Windows 8 Failure is PC Vendors Fault

That is what Microsoft is using a an excuse for the lack luster sales of Windows 8. Microsoft is saying that PC Vendors didn’t make enough ‘enticing touchscreen tablets’ powered by Windows 8 for the 2012 Christmas season. Seems Microsoft had offered guidelines for hardware that they wanted on all Windows 8 machines (mainly touchscreens) to take advantage of Windows 8 touch interface.

The manufacturers responded by claiming “….if they had followed Microsoft’s hardware requirements and invested in production, all they would accomplish is building a variety of high-end expensive tablets that consumers weren’t interested in.”

So Microsoft is blaming the PC vendors for not producing enough hardware to support its crappy new OS. Though the focus on the article seems to be more on tablets, I do believe they also mean touchscreen monitors for the home PC users. A decent resolution touchscreen monitor is going to cost the consumer at least $350 (almost double of a non-touchscreen version at the same resolution), which I believe many consumers just don’t want to spend that kind of money just to ‘interact or navigate’ Windows 8. It is not like all the applications are going to support touchscreen. They would use the touchscreen interface to get their web browser,  email, MS Office, etc. But once they are in those applications it back to using the traditional mouse and keyboard to interact and navigate within those applications. Bottom line, people don’t want a Windows Phone (or now tablet) on their PC which is basically what Windows 8 is trying to emulate on a PC.

Those who do want tablets are going with Apple or Android. Microsoft was so late into the market with The Surface. Plus, they have shot themselves in the foot…twice…with The Surface Tablets. First with the (crippled) Windows RT version and the price point for the Windows 8 Pro version. Especially now that Apple has announced a 128 GB iPad 4 coming out four-days prior (February 5th) to the release of the Windows 8 Pro Surface (February 9th) and for $100 -$200 less (64 GB/128 GB Windows 8 Pro Surface models).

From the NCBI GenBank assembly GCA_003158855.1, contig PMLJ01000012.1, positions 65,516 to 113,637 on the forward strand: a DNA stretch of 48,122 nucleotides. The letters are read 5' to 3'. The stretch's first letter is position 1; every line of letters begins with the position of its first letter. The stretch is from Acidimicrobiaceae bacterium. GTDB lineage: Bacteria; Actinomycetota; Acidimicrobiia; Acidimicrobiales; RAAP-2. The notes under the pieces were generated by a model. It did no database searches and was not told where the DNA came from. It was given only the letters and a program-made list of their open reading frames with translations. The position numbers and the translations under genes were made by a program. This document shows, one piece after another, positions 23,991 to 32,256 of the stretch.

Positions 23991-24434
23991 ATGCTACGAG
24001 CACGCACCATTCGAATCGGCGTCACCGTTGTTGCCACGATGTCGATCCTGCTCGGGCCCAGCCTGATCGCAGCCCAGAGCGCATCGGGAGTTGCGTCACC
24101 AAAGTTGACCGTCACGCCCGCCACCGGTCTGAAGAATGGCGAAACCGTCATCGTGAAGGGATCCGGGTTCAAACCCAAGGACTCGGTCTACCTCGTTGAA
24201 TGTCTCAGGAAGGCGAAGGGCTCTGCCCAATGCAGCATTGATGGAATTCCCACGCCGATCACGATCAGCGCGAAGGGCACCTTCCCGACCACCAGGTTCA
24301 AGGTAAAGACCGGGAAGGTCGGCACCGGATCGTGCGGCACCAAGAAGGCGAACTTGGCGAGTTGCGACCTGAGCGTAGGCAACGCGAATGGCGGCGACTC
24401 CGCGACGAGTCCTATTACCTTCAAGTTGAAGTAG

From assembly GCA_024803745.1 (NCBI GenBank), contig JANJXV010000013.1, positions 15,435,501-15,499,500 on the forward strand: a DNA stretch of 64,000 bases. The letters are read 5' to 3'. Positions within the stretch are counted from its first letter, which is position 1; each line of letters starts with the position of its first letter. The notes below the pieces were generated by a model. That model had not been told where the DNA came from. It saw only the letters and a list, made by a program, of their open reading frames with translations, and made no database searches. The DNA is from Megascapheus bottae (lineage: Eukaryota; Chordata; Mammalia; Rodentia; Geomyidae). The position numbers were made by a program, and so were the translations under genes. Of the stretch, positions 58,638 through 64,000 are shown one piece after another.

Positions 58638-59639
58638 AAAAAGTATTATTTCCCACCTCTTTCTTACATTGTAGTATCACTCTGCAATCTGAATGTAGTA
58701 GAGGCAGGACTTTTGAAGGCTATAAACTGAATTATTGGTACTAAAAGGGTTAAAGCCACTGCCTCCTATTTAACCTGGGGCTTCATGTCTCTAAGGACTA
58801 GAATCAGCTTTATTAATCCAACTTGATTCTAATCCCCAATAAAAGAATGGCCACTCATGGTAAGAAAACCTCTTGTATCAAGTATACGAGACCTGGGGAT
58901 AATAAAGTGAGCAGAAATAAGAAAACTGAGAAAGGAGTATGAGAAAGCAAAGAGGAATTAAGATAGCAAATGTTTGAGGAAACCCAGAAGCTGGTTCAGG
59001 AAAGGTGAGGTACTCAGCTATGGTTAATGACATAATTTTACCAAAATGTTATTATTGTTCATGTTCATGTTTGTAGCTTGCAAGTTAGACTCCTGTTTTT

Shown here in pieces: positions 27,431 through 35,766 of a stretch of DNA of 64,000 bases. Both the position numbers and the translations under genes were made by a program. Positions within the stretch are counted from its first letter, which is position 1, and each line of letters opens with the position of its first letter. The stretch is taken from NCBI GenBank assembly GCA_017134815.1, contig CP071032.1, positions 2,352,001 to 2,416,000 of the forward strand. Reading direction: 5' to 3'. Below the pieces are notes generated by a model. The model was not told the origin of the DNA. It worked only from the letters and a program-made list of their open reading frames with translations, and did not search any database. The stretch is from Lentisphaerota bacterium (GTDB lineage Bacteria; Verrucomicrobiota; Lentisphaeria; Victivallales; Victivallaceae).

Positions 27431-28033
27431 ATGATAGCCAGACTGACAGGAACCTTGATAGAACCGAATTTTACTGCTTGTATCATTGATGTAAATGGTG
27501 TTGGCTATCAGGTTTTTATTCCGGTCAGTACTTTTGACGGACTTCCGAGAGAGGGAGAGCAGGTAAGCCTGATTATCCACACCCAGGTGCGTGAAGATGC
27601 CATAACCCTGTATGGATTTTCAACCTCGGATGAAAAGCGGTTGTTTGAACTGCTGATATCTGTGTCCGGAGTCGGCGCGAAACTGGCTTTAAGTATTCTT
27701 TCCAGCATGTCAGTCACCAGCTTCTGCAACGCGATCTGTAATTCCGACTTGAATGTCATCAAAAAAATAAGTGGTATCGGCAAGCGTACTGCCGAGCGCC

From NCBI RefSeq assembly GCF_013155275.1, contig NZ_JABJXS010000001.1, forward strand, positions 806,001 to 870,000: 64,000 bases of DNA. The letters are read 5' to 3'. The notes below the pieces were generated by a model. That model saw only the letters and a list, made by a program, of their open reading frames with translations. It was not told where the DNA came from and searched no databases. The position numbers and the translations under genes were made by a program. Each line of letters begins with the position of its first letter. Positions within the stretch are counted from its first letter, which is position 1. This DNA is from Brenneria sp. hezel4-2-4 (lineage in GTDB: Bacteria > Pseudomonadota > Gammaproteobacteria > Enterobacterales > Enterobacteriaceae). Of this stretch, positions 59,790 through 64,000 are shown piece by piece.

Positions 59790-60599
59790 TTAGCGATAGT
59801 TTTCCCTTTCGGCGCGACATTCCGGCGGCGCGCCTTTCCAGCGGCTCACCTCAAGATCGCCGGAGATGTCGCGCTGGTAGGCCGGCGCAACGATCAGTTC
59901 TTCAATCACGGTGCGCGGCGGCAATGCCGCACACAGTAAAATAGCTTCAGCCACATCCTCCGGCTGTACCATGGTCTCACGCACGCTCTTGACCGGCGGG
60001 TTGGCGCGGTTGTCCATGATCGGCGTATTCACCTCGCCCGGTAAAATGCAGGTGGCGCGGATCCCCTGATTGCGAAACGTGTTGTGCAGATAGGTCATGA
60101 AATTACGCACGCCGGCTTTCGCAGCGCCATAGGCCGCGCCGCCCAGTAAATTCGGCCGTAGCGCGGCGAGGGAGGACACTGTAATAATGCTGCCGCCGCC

Let’s for a moment say that in the tablet market it is either the Apple iPad or the Microsoft Surface (no Android). Not only is the iPad cheaper, but you get more with it. Not only do you get a lot more apps, but you get so much more space. Yes, space…Microsoft does disclose that Windows 8 is a space hog and your 64 GB Surface Tablet has about 45 GB of usable space and the 128 GB version about 83 GB. Sure you can recover some of that space by booting off a USB stick, using the cloud based Sky Drive or deleting the recovery partition.

If space and money were not factors, then it would come down to apps. People love apps and businesses are jumping on the app bandwagon. From Banks, Grocery and Drug stores to the local pizza place down the street “there is an app for that”. But many of them are only making apps for Apple and Android devices. They just don’t see they would get a decent return to spend the time and money to develop their apps for Windows Phone or Tablets.

Bottom line, Microsoft still thinks it is the king of the PC market and that everybody will want Windows 8, or a Windows Phone/Tablet. They seem to think their problems with Windows 8 sales are nothing to do with them. Nothing to do with them making a crappy OS or entering into the tablet market late with their over priced/under performing devices. Nope, they are trying to blame their woes on the PC Manufacturers (who know market better than Microsoft).

Microsoft doesn’t understand they can not do again what they did in 2007 with Windows Vista. When consumers needed or wanted a new PC, their choices then were to grin and bear it and get that new PC with Windows Vista (been there, done that)  or ‘Get A Mac’. Now there are new options, get a Chromebook or a tablet to replace their PC . But the consumer is not going to purchase a Surface Tablet (especially since they don’t like Windows 8 to begin with), they’ll get an Apple or Android based tablet. Even if Windows 8 wasn’t a factor, it comes down to more bang for your buck, something that the Microsoft Surface and Windows 8 are seriously lacking.

via Tom’s Hardware


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